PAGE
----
Reviewing some of the older posts on this blog, I’m surprised at some of the statements I’ve made in the past about the function and nature of testing; my approach to testing has evolved more than I think over the years!
First of those changes is my rebuttal of the term ‘Quality Assurance’, or ‘QA’, to define the role of the tester. I consider the term ‘QA Engineer’ equivalent to overblown titles like ‘Sanitation Engineer’ and ‘Social Media Evangelist’. On an Agile team, it’s not the responsibility of one person to ‘assure quality’, as though some sort of referee were needed to keep those wayward developers in line. This may sound heretical, but in fact it’s the whole team’s job to assure quality. In my experience, that’s best done by teams using Agile techniques. Not just some pick-and-mix Agile approach, but by adhering to the Agile principles in general and to methodologies like Scrum or XP in particular. I detest the term ‘best practice’, but I can tell you that the teams that I’ve worked on that got closest to a pure Agile approach also produced the best quality software.
I’m also in a period of evolution regarding automated testing; most of my early experience of it was so bad that I really doubted whether it could bring business value. Now, being more familiar with the tools of automated testing, and having a better appreciation of where automation provides most value, I’m a strong advocate, but perhaps I’ve swung too far and don’t practice enough exploratory testing. All my testing now is repeatable, but I wonder if my attention is as broad as it was when I was a purely manual tester. I’m with Michael Bolton and the other folks in the Context-driven school when they say it’s important to draw a distinction between automated checks and sapient manual tests. They are not equivalent.
Another area where my thinking is evolving is in the field of testing metrics. It’s easy to collect and collate data on testing, but it’s hard to do that in a way that actually gives a useful view of the state of the project, or the readiness of the software for production. Right now, I don’t believe that a few bald numbers can do that (especially not bug counts, even when graphed against historical statistics). I’m more of the view that a holistic, conversational story about the state of the project is more likely to provide stakeholders with the information that they need. (That’s some statement, coming from an arch-rationalist like me.)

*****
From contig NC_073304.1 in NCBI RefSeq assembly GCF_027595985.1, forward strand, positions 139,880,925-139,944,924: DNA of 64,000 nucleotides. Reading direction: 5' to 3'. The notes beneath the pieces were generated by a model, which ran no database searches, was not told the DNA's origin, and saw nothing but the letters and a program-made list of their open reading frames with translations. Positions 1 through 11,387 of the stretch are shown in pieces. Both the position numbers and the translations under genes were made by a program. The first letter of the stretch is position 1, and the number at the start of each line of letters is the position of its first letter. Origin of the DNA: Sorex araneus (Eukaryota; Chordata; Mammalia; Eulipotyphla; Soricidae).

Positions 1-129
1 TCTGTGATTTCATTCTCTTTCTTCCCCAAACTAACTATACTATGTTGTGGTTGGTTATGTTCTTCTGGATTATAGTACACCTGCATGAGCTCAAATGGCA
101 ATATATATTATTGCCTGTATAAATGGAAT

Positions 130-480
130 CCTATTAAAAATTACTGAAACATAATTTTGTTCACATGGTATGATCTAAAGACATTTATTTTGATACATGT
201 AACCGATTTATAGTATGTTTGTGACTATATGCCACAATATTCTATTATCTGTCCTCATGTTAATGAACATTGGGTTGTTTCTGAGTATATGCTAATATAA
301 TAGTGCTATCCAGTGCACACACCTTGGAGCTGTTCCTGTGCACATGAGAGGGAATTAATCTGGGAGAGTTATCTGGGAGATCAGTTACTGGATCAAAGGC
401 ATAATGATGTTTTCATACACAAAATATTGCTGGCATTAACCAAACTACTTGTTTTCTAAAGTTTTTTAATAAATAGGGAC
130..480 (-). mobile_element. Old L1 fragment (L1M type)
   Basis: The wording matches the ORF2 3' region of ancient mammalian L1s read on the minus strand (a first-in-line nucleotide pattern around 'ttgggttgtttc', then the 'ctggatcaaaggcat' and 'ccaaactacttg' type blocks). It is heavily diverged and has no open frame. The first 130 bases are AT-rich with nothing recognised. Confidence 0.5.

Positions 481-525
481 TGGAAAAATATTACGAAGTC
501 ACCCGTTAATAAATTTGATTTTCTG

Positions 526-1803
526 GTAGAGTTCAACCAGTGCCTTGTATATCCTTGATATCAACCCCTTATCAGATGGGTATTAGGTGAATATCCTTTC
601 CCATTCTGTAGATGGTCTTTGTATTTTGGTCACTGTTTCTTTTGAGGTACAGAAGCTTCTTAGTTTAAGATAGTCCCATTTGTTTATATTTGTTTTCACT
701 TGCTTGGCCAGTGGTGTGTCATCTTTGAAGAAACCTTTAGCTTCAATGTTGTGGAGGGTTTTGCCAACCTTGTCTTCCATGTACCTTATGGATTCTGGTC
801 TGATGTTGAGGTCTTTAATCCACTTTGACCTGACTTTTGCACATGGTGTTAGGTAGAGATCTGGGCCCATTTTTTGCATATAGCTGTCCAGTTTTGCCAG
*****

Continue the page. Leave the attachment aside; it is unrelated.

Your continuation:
And this brings us to the crux of it: testing is about providing relevant information to stakeholders so that they can make the decision about whether this release is fit for production. Just as customers are now expected to engage in the development cycle at periodic intervals, so project stakeholders must ensure that they are informed about the state of the project at every stage, not just in the weeks before the go-live date or during the hardening sprint. Us testers must engage with these stakeholders all the way along to ensure that we’re providing good information.
So, on my older posts, caveat lector - let the reader beware. If you see something in a new or old post that you agree or disagree with, let me know and we can have a conversation. I’m always interested in honing my thinking on testing and in hearing new ideas. Changing an opinion in the light of new evidence is not a weakness, it’s a foundation of science. As Jeff Atwood explains, to avoid confirmation bias, it’s best to have strong opinions, weakly held.
Finally, a big thank you to those people who care enough about testing to have challenged and engaged me over the years. Among my colleagues: Frank Somers, Chaminda Peiris, Sisira Kumara, Augusto Evangelisti and Cormac Redmond. Of the folks I know via the net and through books: James Bach, Cem Kaner, Michael Bolton, Jerry Weinberg, Robert Glass and Michael Nygard. Thanks to all of you, whether we agreed on things or not!